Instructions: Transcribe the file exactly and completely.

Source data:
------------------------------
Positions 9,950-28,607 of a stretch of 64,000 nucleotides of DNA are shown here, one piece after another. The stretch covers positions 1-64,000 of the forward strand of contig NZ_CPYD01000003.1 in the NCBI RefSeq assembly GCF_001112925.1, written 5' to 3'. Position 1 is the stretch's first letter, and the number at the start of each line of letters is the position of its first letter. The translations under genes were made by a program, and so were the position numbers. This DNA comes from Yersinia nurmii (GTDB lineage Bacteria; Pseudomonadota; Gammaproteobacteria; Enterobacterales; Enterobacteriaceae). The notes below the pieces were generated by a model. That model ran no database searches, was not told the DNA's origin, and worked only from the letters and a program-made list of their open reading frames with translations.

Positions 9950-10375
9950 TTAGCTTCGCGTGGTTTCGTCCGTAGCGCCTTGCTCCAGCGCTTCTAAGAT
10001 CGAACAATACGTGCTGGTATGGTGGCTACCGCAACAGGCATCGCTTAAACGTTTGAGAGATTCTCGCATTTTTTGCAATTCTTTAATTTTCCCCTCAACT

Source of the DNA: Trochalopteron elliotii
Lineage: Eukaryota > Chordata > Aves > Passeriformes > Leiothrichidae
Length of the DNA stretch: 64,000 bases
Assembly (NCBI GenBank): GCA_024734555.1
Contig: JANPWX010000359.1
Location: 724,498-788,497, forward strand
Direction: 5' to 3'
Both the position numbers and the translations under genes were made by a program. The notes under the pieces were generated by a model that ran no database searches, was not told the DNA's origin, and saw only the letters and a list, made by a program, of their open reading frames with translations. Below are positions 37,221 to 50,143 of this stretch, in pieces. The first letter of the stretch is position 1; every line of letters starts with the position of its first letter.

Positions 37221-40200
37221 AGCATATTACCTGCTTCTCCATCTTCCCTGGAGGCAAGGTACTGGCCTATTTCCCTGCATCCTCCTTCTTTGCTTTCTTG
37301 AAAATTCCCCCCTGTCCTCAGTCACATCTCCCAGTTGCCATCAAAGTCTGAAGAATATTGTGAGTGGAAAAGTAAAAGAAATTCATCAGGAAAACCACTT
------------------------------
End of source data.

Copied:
Positions 9,950-28,607 of a stretch of 64,000 nucleotides of DNA are shown here, one piece after another. The stretch covers positions 1-64,000 of the forward strand of contig NZ_CPYD01000003.1 in the NCBI RefSeq assembly GCF_001112925.1, written 5' to 3'. Position 1 is the stretch's first letter, and the number at the start of each line of letters is the position of its first letter. The translations under genes were made by a program, and so were the position numbers. This DNA comes from Yersinia nurmii (GTDB lineage Bacteria; Pseudomonadota; Gammaproteobacteria; Enterobacterales; Enterobacteriaceae). The notes below the pieces were generated by a model. That model ran no database searches, was not told the DNA's origin, and worked only from the letters and a program-made list of their open reading frames with translations.

Positions 9950-10375
9950 TTAGCTTCGCGTGGTTTCGTCCGTAGCGCCTTGCTCCAGCGCTTCTAAGAT
10001 CGAACAATACGTGCTGGTATGGTGGCTACCGCAACAGGCATCGCTTAAACGTTTGAGAGATTCTCGCATTTTTTGCAATTCTTTAATTTTCCCCTCAACT

Source of the DNA: Trochalopteron elliotii
Lineage: Eukaryota > Chordata > Aves > Passeriformes > Leiothrichidae
Length of the DNA stretch: 64,000 bases
Assembly (NCBI GenBank): GCA_024734555.1
Contig: JANPWX010000359.1
Location: 724,498-788,497, forward strand
Direction: 5' to 3'
Both the position numbers and the translations under genes were made by a program. The notes under the pieces were generated by a model that ran no database searches, was not told the DNA's origin, and saw only the letters and a list, made by a program, of their open reading frames with translations. Below are positions 37,221 to 50,143 of this stretch, in pieces. The first letter of the stretch is position 1; every line of letters starts with the position of its first letter.

Positions 37221-40200
37221 AGCATATTACCTGCTTCTCCATCTTCCCTGGAGGCAAGGTACTGGCCTATTTCCCTGCATCCTCCTTCTTTGCTTTCTTG
37301 AAAATTCCCCCCTGTCCTCAGTCACATCTCCCAGTTGCCATCAAAGTCTGAAGAATATTGTGAGTGGAAAAGTAAAAGAAATTCATCAGGAAAACCACTT